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Essay contest for kids: It's how Amy Tan got her start

Local library backers are sponsoring a county-wide contest for elementary school children they hope will reignite passion and support for the public library system in Sonoma County.

"It's to encourage children to use the library, to encourage them to read and express themselves," said contest organizer Arlene Mandell, a member of the Santa Rosa Library Advisory Board.

The contest coincides with the 50th anniversary of best-selling author Amy Tan's winning of a similar contest as an 8-year-old at Matanzas Elementary School five decades ago.

"My wanderings in the Santa Rosa Public Library also led to my becoming a published writer. I wrote an essay called &‘What the library means to me.' It was published in the Santa Rosa Press Democrat," she said in a statement. "Many years could pass before I would be published again. But I knew from then on that reading and writing could change my life in surprising and lasting ways."

Tan won a transistor radio as a prize.

In the current contest, open to kindergarten through sixth-graders throughout Sonoma County, the first prize in each of the three grade categories is $100; second place winners will receive $50 and the third place finishers will get $25.

The first 2,000 entrants will win free passes to the Charles Schulz Museum.

"It's so wonderful for a child to be acknowledged in some way for something they do," Mandell said.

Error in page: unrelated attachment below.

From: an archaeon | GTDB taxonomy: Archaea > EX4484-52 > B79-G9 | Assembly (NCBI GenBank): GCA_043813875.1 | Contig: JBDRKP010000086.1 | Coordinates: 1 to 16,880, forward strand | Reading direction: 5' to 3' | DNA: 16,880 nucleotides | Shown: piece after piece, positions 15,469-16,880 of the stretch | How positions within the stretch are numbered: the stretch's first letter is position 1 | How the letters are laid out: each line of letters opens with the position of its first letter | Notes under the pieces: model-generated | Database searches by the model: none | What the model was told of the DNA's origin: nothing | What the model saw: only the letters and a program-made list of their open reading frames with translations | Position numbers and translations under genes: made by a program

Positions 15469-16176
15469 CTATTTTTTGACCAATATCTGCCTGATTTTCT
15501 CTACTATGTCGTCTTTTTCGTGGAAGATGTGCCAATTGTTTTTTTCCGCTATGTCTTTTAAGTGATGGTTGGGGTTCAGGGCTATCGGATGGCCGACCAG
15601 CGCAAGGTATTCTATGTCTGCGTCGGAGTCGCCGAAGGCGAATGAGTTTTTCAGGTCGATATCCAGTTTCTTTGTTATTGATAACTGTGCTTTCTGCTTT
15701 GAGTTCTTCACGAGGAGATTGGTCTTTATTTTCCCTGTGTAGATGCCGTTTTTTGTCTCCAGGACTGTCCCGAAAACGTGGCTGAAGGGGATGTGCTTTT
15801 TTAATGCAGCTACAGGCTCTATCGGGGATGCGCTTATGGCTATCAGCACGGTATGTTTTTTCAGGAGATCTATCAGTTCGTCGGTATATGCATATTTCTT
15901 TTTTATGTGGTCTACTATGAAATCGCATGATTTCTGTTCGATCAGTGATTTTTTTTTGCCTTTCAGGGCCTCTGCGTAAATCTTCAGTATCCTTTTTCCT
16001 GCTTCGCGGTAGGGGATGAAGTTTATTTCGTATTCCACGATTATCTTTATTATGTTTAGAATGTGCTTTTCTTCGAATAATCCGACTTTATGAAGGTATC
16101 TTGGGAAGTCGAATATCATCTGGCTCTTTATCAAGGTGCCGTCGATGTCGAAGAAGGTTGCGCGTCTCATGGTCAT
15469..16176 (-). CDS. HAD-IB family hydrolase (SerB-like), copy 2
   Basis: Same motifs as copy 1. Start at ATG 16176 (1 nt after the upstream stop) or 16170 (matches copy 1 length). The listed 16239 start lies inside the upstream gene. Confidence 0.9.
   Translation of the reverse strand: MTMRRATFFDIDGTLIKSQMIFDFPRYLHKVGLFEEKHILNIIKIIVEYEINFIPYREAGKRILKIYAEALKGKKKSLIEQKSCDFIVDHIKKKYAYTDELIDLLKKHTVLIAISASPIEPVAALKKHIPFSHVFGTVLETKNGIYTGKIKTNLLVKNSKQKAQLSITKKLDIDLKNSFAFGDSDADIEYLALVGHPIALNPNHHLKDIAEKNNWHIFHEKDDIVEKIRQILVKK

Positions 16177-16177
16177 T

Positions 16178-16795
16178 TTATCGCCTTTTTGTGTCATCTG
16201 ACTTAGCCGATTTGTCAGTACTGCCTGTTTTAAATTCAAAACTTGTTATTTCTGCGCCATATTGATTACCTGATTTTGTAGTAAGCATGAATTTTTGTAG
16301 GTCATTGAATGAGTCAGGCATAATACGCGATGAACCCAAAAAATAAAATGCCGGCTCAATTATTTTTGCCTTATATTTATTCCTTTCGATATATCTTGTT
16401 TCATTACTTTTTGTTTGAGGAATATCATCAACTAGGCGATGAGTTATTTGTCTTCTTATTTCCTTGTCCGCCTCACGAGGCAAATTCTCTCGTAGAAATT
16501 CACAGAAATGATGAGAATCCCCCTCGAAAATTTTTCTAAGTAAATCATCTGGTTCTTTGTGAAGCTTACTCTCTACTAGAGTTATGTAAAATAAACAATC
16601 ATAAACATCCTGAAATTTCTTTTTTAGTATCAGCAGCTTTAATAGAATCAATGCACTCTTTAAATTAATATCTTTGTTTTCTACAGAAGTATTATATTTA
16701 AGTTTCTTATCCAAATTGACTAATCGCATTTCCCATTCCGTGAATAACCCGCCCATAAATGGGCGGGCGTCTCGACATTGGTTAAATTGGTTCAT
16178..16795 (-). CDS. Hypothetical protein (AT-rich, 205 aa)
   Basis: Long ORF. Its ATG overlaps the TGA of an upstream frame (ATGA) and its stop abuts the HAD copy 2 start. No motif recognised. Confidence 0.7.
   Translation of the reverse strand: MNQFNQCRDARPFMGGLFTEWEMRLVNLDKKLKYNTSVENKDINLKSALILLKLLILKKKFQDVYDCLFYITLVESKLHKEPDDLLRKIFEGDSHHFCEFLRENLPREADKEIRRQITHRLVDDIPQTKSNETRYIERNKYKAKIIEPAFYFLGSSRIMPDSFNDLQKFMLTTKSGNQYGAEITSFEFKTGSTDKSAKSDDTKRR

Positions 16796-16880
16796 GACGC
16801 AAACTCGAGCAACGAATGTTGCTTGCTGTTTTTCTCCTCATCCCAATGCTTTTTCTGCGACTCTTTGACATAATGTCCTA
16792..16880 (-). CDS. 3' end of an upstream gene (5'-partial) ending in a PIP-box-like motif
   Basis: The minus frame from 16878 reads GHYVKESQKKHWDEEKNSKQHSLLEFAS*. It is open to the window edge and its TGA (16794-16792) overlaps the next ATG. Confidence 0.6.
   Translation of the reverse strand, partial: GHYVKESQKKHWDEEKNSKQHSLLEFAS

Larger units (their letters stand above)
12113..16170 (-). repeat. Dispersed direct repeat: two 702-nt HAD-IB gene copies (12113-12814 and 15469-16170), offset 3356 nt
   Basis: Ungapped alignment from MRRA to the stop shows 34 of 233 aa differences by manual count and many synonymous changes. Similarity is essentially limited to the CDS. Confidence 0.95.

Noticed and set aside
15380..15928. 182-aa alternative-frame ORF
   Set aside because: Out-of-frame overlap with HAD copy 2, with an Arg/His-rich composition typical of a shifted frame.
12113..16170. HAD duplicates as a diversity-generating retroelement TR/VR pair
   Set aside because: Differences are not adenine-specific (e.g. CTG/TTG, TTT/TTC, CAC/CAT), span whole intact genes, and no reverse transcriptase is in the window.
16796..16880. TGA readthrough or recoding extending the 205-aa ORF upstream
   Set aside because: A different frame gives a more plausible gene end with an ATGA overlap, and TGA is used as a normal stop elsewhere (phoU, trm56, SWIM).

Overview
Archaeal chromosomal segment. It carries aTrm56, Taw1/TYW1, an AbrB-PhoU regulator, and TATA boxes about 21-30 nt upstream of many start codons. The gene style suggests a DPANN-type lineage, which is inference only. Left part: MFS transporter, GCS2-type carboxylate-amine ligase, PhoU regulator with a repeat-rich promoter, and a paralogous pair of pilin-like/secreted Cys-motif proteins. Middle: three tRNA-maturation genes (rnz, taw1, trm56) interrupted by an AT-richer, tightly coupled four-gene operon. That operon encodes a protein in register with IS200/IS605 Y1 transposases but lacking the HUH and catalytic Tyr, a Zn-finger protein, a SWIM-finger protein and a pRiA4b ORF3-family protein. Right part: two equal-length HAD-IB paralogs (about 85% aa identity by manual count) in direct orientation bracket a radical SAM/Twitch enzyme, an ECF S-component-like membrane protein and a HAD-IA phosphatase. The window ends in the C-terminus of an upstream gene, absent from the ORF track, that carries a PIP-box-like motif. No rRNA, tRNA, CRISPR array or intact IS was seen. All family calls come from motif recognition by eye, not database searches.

Students can enter an essay or piece of art on the theme "Why I Love the Library" through Feb. 12. Winners will be announced in April.

Entry forms and rules are available on the Sonoma County Library web site or at all library branches.

Amid financial cutbacks at California schools, community libraries can augment school media services, said Sandy Cooper, director of the Sonoma County Library.

"California has gradually chipped away at the quality of their school library media center," she said. "The public library becomes more important - it helps a community educate its children."

However, public libraries are struggling against the same financial tide, Cooper said. All Sonoma County library branches shut down for 10 days in December and January as a money saving measure.

Staying open and available to the public is crucial, Cooper said.

"There are many homes that don't have the books and the information resources," she said. "The library has always had very strong services for children. It's an opportunity to engage children."

Kerry Benefield

Columnist, The Press Democrat

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